Susan Sontag was an influential and renowned scholar, feminist, critic, filmmaker, and author – perhaps one of the last of a generation of public intellectuals, the likes of which are rarely seen now. Nancy D Kates’ new documentary film, Regarding Susan Sontag, is an in-depth look at the life and work of this inspiring and provocative woman.

Using a combination of archival materials, accounts from friends and loved ones, footage of interviews with Sontag, references to Sontag from popular culture, and excerpts from her written works as read by Patricia Clarkson, Kates’ film provides a variety of windows into the life and work of Sontag.

The film will most appeal to feminist and queer scholars, historians, or those who love and are inspired by Sontag’s work. Because Kates’ approach is so nuanced, those with only a passing interest in Sontag or those who are just interested in seeing a documentary about a queer feminist icon might feel bogged down by the depth of detail found in the film.

If you do go see it, which I am not recommending against, make sure you are in the frame of mind for a serious documentary, and willing to engage with intense political and theoretical issues. Regarding Susan Sontag is a film to which you will want to dedicate your full attention.

Part of the film’s intensity is likely a mirror of Sontag’s own life experience. Sontag began writing stories and plays at the age of 6 or 8, and started college at the age of 15. She was married Phillip Rieff at 17 and had a son, David, at 19. Sontag said these events indicated her eagerness to grow up. “I hated being a child. I couldn’t do what I wanted to do,” she said.

College was also the time when Sontag was introduced to the gay drag scene in San Francisco. After college, she received a fellowship to Oxford. Feeling stifled by domesticity, she left David with her husband’s parents and went. Then, she spent a year with lover Harriet Sohmers Zwerling in Paris.

Sontag had a variety of male and female lovers throughout her life, including artist and playwright Maria Irene Fornes. Noel Burch said Sontag was “somebody who is constantly being reborn, constantly discovering things and becoming a new person.”

She may slept with whomever she felt like, but was resistant to categories. Some critics and fans find this problematic. But as is noted in the film, does the author of “Notes on Camp” really have to “come out?” Sontag struggled with feelings of guilt related to her queerness, saying, “my desire to write is connected to my homosexuality.”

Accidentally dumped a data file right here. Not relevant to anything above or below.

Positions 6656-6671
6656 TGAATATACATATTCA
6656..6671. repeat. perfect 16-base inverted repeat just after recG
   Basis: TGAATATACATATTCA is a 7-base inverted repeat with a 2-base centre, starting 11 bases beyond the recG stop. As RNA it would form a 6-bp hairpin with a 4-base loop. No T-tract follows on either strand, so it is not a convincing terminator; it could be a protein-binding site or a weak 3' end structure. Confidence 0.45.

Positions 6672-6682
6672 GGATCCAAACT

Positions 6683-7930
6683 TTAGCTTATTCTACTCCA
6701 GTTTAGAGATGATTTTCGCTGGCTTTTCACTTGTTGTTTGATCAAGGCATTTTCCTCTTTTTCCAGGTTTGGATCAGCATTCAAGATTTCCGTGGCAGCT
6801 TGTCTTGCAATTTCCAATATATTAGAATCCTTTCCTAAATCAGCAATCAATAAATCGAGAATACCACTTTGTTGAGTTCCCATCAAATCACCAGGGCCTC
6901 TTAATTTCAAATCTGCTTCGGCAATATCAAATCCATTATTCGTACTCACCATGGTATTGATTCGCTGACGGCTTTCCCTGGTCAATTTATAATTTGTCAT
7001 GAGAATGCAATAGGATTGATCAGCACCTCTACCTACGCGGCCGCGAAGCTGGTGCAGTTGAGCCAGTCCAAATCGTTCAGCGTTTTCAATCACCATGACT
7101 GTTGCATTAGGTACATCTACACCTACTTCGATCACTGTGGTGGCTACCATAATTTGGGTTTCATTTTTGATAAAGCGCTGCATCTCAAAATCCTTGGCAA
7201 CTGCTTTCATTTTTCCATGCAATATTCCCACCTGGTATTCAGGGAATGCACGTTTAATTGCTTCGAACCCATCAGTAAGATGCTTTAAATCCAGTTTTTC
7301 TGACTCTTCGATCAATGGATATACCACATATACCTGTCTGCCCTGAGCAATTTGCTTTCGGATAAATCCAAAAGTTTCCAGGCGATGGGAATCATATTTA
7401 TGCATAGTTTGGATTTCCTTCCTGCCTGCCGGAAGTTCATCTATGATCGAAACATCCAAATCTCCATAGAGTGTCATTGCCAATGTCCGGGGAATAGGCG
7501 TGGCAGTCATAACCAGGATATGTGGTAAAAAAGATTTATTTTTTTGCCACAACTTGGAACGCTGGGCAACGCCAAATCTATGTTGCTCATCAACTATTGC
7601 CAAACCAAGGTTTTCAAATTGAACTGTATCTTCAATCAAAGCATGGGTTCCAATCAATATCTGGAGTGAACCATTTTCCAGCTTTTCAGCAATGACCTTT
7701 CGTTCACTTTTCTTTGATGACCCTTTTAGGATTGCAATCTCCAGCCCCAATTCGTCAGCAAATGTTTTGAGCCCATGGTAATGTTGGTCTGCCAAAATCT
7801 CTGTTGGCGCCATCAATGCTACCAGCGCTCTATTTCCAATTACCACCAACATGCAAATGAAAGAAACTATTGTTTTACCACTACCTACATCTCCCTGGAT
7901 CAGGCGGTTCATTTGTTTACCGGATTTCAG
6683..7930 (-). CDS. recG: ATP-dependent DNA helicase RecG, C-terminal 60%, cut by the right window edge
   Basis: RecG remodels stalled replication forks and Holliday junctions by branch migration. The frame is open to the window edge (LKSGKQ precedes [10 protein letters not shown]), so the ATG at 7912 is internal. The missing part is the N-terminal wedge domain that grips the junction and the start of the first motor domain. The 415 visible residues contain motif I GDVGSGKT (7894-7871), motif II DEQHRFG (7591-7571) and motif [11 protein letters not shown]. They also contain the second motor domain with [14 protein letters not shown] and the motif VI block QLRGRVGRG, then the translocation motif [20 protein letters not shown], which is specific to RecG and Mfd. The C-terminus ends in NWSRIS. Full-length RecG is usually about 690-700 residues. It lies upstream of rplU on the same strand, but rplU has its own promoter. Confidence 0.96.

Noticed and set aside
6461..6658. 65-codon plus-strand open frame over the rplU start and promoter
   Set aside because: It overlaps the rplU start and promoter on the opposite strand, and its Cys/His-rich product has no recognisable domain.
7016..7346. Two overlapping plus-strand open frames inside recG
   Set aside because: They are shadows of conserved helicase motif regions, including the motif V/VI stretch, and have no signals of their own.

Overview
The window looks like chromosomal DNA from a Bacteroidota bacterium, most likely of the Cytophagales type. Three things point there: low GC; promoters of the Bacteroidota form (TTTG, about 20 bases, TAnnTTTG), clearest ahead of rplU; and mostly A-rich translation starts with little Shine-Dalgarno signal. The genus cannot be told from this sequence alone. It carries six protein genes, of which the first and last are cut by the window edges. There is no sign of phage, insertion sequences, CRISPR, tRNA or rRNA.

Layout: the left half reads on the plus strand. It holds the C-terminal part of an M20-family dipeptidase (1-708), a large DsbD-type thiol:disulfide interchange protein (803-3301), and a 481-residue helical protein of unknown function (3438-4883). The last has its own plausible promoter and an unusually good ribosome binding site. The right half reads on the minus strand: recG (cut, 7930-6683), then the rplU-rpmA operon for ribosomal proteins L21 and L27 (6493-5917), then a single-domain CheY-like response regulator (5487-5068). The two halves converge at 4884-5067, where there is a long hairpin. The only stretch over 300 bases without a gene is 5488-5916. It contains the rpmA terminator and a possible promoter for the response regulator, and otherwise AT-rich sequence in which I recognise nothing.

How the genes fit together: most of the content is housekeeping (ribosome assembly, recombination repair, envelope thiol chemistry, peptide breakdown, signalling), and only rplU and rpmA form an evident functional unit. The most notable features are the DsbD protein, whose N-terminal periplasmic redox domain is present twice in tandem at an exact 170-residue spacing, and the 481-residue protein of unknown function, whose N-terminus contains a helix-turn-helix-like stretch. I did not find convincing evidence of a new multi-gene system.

Shortly after becoming a professor of philosophy at Columbia University she wrote her first book, The Benefactor. An abstract and theoretical novel, it suffered bad reviews. It seems much of Sontag’s fiction was ill-received, though she preferred it to her essays. “I do believe there is such a thing as truth,” Sontag said. “I prefer the mode in which truth appears in art and literature, as a thing whose opposite is also true.”

The more Sontag considered what the role of the writer should be, the more she was convinced that “a writer is supposed to take a stand, to be on the front lines, to stand for something.” As a result, as Sontag’s career developed, she focused more on the horrors and ravages of war. “War is more horrible than any kind of pictures could convey,” Sontag said. “What’s most horrible is when it becomes a normality.”

Sontag enjoyed the ability to express dissenting opinions through her writing, and was one of the first to say that 9/11 might have been a response to US foreign policy. Speaking of American society, Sontag said, “It is difficult for those who haven’t seen their country ravaged by war to understand the full effects of war.”

Sontag believed that writing was a way of paying attention to the world, a noble activity. Though she wrote seventeen books and was the recipient of the National Book Award, she remained unsatisfied. Friends said Sontag was “haunted by a sense that her younger self would not have been satisfied,” that whatever she did, it was not good enough.

Whatever anyone’s opinions about Sontag’s work, it’s clear she has made a lasting impression on the American landscape. Kates’ film, rather than providing a universal sense of who Sontag was, leaves the viewer with a diversity of opinions and experiences to consider. Regarding Susan Sontag is a true testament to the life of a strong, complicated, and inspiring woman.

Regarding Susan Sontag made its Southwest premiere at aGLIFF Saturday, Sept 13 at 7:30pm at the Alamo Drafthouse South Lamar.

This review was originally published by The Horn on 09/12/2014.


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